Chinese customs have started allowing soft rind and marbled cheeses to be imported into the country after a block on the smelly dairy products was initiated in early September.
The block was put down to safety concerns over the bacteria used to produce the cheeses.
And the move came much to the annoyance of foreign business owners in Beijing who told AFP at the time that they had not been able to get cheese orders through customs for several weeks.
But the situation was diffused after a meeting was held between European Union representatives and Chinese health authorities which has led to imports being given the go ahead once more, said the spokesperson for the EU delegation in Beijing, William Fingleton, according to a report in Le Parisien.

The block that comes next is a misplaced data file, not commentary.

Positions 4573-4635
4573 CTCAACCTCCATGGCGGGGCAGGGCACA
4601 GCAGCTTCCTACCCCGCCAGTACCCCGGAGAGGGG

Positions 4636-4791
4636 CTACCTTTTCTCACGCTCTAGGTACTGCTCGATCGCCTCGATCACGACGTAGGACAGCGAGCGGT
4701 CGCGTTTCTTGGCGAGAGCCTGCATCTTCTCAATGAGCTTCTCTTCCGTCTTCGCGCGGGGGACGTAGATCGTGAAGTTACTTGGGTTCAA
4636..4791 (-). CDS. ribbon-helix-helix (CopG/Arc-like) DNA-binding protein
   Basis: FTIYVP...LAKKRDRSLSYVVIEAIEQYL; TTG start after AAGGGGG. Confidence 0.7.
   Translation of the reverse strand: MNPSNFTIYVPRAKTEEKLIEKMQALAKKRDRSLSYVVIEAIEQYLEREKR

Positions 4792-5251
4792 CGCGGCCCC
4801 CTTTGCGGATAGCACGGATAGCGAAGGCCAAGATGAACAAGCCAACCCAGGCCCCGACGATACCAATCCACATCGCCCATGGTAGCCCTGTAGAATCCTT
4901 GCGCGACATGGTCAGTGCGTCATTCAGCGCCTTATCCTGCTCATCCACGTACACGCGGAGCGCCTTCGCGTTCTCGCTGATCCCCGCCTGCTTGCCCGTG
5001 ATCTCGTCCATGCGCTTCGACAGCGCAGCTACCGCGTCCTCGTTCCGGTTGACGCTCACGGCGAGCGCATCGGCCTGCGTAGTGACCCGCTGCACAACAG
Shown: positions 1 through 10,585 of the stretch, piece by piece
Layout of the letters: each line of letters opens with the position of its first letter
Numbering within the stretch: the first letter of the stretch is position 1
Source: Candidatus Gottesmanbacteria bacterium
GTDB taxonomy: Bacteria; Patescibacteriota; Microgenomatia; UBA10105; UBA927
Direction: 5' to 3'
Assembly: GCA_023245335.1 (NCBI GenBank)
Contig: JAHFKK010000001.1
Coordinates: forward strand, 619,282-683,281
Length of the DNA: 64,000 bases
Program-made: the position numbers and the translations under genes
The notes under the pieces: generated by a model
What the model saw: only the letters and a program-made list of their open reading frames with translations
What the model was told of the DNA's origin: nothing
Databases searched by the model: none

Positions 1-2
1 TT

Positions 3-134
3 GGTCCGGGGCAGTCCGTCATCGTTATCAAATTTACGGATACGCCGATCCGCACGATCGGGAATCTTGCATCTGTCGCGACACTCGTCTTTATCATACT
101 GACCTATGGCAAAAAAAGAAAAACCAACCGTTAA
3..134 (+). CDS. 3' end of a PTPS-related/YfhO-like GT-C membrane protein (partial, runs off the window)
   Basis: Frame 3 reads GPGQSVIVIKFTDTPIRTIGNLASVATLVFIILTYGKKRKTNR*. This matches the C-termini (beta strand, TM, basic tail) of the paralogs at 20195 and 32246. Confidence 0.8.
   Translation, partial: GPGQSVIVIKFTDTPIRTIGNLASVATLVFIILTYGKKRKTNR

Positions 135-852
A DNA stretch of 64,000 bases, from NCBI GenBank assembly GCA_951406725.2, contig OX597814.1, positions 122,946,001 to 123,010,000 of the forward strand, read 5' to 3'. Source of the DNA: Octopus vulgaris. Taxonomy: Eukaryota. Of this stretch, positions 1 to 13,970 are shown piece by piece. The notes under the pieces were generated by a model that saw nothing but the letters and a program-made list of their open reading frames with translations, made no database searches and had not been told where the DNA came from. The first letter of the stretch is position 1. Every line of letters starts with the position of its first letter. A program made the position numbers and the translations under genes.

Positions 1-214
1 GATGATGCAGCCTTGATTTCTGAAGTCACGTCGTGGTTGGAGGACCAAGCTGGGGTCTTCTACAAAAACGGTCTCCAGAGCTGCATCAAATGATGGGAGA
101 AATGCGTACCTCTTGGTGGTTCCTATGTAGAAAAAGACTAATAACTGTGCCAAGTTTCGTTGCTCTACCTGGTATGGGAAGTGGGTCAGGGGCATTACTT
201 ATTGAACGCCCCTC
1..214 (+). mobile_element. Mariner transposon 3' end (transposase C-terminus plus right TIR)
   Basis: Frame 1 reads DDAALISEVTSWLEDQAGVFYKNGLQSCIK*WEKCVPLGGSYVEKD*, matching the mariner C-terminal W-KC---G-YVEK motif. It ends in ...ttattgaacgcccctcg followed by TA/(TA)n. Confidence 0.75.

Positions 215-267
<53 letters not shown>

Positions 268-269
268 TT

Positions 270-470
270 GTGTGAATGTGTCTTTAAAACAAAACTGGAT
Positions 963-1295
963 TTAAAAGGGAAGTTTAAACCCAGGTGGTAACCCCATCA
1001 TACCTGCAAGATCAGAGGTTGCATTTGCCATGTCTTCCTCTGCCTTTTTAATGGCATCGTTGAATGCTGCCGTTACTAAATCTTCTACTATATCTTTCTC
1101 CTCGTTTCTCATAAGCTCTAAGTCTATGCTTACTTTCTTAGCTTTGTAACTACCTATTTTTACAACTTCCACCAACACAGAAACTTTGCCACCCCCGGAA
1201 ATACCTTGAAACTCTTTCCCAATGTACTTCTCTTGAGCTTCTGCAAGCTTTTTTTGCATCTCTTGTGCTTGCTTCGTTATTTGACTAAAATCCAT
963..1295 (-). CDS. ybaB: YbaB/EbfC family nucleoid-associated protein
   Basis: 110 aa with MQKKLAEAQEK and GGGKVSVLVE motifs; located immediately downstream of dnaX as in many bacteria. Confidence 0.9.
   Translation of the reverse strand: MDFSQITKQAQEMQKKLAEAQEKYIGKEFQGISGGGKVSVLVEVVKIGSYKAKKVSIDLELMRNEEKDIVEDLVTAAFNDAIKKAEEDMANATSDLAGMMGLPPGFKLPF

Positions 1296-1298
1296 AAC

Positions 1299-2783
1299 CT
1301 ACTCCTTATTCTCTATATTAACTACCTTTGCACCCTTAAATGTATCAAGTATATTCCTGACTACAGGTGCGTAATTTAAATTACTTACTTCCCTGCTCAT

China's President Xi Jinping (C) and Xi's wife Peng Liyuan (L) tuck into cheese fondue. Photo: AFP
The meeting prompted the Chinese government to send a note to safety authorities explaining the situation.
“From now on, it is written in black and white that this category of cheese is legally importable. So, it's very positive for the French and European dairy industry, because it's for the long term,” said Vincent Marion, co-founder of Cheese Republic, an online cheese company in China.
Dairy products are not a typical part of a Chinese diet, but in recent years cheeses such as mozzarella have become popular as more Chinese hanker after Western dishes such as pizza.
And although the block came as a surprise, this wasn't the first time a country had banned French cheeses.
In 2013, The Local reported on the furious French reaction to the US ban on the beloved mimolette cheese, calling it “putrid” and “unfit for food.”
And during the same year, French ex-president François Hollande persuaded the Brazilian authorities to lift a three-year-ban on Roquefort.
Mimolette cheese. Photo: Sarah Nichols